Re: Reliability of user provided personal data
GALIT COHEN WROTE:
>There are sites ask for one's personal detalis (demographics
>and/or pcychographics) in order to "login" or register for
>free information, downloads etc. * * * But how reliable is
>the data that is provided in such instances considered? Has
>any studies been conducted in order to shed some light on
>this important issue? Does anybody know of a good reference?
I know that some of these issues are addressed in the
Georgia Tech surveys (see
http://www.cc.gatech.edu/gvu/user_surveys/), but I am not
sure how reliable those online surveys are.
Let me share my own perceptions, based in part on the
comments I hear from others (including some clients):
(1) Users will be more honest if they trust you, and if they
feel comfortable with your use of the data. If you have a
never be shared, honesty will be more likely.
(2) Users will be more honest answering questions that are
not perceived as being either inappropriate or invasive.
For example, if you ask for income -- or frequency of
sexual intercourse -- you should expect a lot of dishonest
(3) Your site and its "offer" may influence users to be more
or less honest. For example, a site that offers free prizes
only to persons over age 18, should expect many under-18
users to lie about their age. Indeed, some sites seem to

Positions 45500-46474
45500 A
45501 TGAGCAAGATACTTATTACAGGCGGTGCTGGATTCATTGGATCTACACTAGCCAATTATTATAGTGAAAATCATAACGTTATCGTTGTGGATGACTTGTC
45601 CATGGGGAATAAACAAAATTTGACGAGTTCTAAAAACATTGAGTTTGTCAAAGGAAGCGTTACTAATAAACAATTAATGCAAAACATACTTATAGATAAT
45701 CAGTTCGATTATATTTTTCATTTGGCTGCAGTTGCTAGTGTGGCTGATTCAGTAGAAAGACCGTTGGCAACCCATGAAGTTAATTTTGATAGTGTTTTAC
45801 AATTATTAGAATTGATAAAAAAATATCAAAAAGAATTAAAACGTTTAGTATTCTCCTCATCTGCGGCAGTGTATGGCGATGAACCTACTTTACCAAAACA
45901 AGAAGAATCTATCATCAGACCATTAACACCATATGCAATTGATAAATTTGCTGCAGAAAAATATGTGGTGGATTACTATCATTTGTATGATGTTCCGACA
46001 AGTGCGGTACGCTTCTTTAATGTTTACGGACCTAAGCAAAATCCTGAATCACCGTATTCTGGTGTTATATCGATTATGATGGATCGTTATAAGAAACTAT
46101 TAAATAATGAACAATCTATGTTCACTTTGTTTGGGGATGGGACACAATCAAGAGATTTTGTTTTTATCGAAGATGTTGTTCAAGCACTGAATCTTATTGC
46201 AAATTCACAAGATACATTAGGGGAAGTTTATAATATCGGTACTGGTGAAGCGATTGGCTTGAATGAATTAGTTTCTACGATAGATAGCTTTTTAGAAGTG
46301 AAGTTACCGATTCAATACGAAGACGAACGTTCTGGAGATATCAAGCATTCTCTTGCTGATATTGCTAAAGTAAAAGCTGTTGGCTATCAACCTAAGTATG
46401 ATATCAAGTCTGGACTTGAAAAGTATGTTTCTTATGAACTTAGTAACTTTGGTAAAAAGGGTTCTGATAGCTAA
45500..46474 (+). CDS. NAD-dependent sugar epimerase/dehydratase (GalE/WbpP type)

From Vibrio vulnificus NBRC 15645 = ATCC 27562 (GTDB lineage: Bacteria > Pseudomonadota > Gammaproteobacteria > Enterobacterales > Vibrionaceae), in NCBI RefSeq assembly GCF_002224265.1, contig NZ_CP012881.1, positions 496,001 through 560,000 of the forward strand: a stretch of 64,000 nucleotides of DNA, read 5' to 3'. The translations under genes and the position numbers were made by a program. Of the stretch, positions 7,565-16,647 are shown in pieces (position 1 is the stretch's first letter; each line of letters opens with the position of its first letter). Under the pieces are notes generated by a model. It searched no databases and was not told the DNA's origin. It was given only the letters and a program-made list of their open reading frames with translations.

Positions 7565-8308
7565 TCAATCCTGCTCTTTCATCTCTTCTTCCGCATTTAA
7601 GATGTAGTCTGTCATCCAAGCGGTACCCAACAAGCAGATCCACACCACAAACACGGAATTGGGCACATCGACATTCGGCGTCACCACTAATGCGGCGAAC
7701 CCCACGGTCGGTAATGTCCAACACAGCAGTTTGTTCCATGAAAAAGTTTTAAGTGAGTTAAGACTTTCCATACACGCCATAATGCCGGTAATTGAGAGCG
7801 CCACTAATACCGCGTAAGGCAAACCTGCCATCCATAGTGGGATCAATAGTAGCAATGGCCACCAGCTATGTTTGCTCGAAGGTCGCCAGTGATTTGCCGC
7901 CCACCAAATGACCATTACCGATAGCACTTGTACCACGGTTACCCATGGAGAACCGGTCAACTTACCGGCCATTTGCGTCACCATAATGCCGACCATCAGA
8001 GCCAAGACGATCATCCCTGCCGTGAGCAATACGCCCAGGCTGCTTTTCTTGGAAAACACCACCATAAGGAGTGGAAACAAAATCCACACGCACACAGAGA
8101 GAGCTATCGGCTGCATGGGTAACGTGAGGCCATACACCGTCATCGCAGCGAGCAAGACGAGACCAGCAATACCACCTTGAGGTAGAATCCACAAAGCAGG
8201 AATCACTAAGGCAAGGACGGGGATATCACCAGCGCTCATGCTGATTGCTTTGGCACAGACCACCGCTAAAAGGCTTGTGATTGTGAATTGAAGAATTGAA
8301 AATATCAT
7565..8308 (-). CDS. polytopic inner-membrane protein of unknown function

encourage registrants to overstate their age, income, and
investment activities in order to facilitate advertising
support that will sustain the site. Conversely, if a site is
trusted and demonstrates a commitment to privacy, and
explains a good reason for needing valid data (for example,
an academic study, in which the identities, affiliations,
and objectives of the investigators are clearly stated),
more users will probably be more honest.
(4) The length and detail of a survey will also influence
its accuracy. If I am presented with three easy questions
to register -- age, year of birth, and zip code -- then I
will likely make an effort to be honest. If I am asked 17
questions, some of which are intrusive (income, marital
status, home ownership), then I will either abandon the site
or I will click on the first (or a random) answer for each
question in order to get past the annoying registration
form and get access to the web site I want to see.
(5) There will always be some intentionally false answers.
One online marketer told me that he always registers at web
sites as a 99-year-old woman, just to screw with the
-- Mark J. Welch, Editor & Publisher
-- Adbility's Web Publishers' Advertising Guide
-- (925) 462-8483 voice - Pleasanton, California
Received on Wed Oct 13 1999 - 13:53:49 CDT
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